Interview – Steve Prince

On Friday, October 18, Steve Prince welcomed us to his exhibition ‘Kitchen Talk’ at the Islander Art Gallery. Before his lecture, I had the opportunity to sit down and interview him. He opened up about his personal life, religion, culture, politics, and most importantly, his work. Prince is a Virginia-based artist whose work exemplifies his interests in art, music, and religion, addressing issues of social injustice through a metaphorical language of faith, hope, and creativity

A lot of your works deal with love, social injustice, and faith. Were any of these paintings based on personal experience?  As far as love and faith, I do not see those things broken apart. Personal experience is what I create with. This is my faith, my love for humanity, and my love of self. My work is dealing with historical facts and truths through a spiritual lens. I have created my symbology for my work to communicate this and challenge our ideas. I want people to challenge themselves and others on how they look at the world and how we look at each other.

What is your creative process for starting a new drawing or print? A playground for the creative process I go through is my sketchbook. This is where I practice my drawing daily. I draw anything I see: people, places, nature, etc. Most of my days, I interact with people, so a lot of my drawings consist of people I meet, my girlfriend, my friends, world events. My work has a lot of information compacted into a space that tells a narrative. This forces the viewer to have to sit through and analyze my drawing. My drawings tell stories that each viewer may see differently.

When starting your career in art was there an event, a person, or idea that inspired you to pursue this dream?  Yes, several people helped inspire me. The very first person to inspire me to become an artist was my brother. He is an artist as well. When I was young, I would constantly watch him draw. Then fast forward to high school, I had an art teacher. She saw that I had talent, so she would pull me aside and work with me. Then in college, I had a mentor named John Scott. He was the key person to pull it all together for me. I saw him as a family man, a professor, and a person who was involved with the community. I quickly saw the impact he had on others, which inspired me even more.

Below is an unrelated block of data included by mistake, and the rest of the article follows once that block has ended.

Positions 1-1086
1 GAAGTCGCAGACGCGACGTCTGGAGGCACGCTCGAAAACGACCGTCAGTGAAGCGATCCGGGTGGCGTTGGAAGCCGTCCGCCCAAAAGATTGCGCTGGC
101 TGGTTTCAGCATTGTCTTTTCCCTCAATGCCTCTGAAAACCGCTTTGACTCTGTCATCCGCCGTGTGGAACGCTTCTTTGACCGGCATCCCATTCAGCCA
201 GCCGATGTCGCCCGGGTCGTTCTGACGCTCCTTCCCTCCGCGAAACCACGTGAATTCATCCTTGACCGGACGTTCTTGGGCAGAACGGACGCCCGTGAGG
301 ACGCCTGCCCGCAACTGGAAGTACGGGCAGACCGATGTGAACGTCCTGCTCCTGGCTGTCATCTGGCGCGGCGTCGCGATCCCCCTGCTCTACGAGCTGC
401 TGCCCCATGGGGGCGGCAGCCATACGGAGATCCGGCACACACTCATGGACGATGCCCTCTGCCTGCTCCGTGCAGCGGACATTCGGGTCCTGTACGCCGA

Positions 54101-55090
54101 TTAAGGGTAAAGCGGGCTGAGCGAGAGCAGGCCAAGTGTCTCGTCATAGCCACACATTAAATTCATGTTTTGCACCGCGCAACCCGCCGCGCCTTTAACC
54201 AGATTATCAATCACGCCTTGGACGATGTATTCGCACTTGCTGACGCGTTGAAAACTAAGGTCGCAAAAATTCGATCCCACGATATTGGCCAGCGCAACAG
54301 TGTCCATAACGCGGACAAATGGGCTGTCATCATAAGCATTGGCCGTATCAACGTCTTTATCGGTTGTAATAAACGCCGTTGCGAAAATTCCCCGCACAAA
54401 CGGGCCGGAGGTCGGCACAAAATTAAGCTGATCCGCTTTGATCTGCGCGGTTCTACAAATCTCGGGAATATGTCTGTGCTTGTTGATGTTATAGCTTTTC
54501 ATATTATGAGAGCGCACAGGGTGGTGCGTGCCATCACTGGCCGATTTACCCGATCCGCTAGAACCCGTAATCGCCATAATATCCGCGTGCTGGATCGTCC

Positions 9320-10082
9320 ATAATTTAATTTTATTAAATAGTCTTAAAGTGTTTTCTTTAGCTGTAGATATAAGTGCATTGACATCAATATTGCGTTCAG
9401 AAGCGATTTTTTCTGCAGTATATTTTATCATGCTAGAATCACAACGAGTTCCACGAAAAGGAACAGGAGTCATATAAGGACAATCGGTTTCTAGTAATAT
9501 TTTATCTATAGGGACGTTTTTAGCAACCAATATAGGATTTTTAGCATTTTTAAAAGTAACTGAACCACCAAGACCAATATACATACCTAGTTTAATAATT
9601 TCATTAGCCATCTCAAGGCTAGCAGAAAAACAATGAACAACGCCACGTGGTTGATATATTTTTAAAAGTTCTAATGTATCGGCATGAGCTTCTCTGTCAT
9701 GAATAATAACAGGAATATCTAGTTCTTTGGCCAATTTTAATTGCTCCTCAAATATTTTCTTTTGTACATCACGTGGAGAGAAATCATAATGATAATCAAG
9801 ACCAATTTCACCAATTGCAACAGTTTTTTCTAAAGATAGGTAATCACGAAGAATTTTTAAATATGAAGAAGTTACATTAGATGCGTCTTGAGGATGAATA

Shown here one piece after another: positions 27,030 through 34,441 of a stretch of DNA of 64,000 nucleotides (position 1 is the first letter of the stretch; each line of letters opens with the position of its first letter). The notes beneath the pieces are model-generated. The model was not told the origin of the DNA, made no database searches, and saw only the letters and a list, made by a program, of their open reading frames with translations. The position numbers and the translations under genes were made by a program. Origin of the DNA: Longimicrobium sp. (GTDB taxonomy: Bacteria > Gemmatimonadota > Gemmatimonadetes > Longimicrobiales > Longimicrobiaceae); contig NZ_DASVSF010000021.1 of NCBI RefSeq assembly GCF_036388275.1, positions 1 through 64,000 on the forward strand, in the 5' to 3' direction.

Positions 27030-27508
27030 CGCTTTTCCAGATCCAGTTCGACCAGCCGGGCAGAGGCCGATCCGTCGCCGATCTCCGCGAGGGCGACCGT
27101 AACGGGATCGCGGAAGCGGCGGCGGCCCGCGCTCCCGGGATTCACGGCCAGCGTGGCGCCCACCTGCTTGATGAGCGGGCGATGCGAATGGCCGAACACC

Has the current political, cultural, or religious climate influenced your artwork? I see the past, present, and future as an ongoing continuum. I see the past five years just the same as I see the past 10 years or 30 years. Let me know which decade you think is good. Each decade you go back had its own challenges. You can’t go back to America’s infancy and think those are the good days. They were all warped with a lot of challenges, and some deep philosophical social issues that this nation was built upon. So, if I say what has happened in the past two years as far as social and political issues, they are no different than what has already been going on. What is important is being conscious and aware of things. I think too often in the President Obama years everyone thought we had moved to a post-racial era. Then with this past presidency, it seemed that we went back in time. This idea of the post-racial era never existed. This was a time of smoke and mirrors, and people fell asleep on what really was going on around us. My work aims to bring awareness. I am going back in time and forward in time to show people connections. I do this to show the work that we must do to overcome these obstacles.

In your designs, I have noticed a frequent amount of symbolism. Does this come naturally or is it a conscious effort? It is a conscious effort. So much of what I do to develop in terms of symbolism comes from reading, studying, looking at other artist’s work, hearing stories, and spirituality. I take all this information and create my own symbolism.

What advice would you give to an aspiring artist trying to make it in the industry? When I talk to a lot of students, they often express to me a level of fear of the unknown, what comes next. Students often ask themselves what the purpose is of being an artist and what should I say as an artist. These are all great questions you should be asking yourself. These questions allow the opportunity for you to be open and honest with yourself. You will be able to realize who you are and what questions you will want to answer as an artist. As a college student, I continue to work and study. You are very fortunate to be able to take time and study this stuff. How many other people who want to be artists have the time to study this stuff? Many aspiring artists do not have this luxury of being in college. With this privilege of being an artist comes a lot of responsibility. What are you going to say through your work? What are you going to speak to? The first person you should speak to is yourself. You are the first recipient of the work.

Interview done by Wes Jones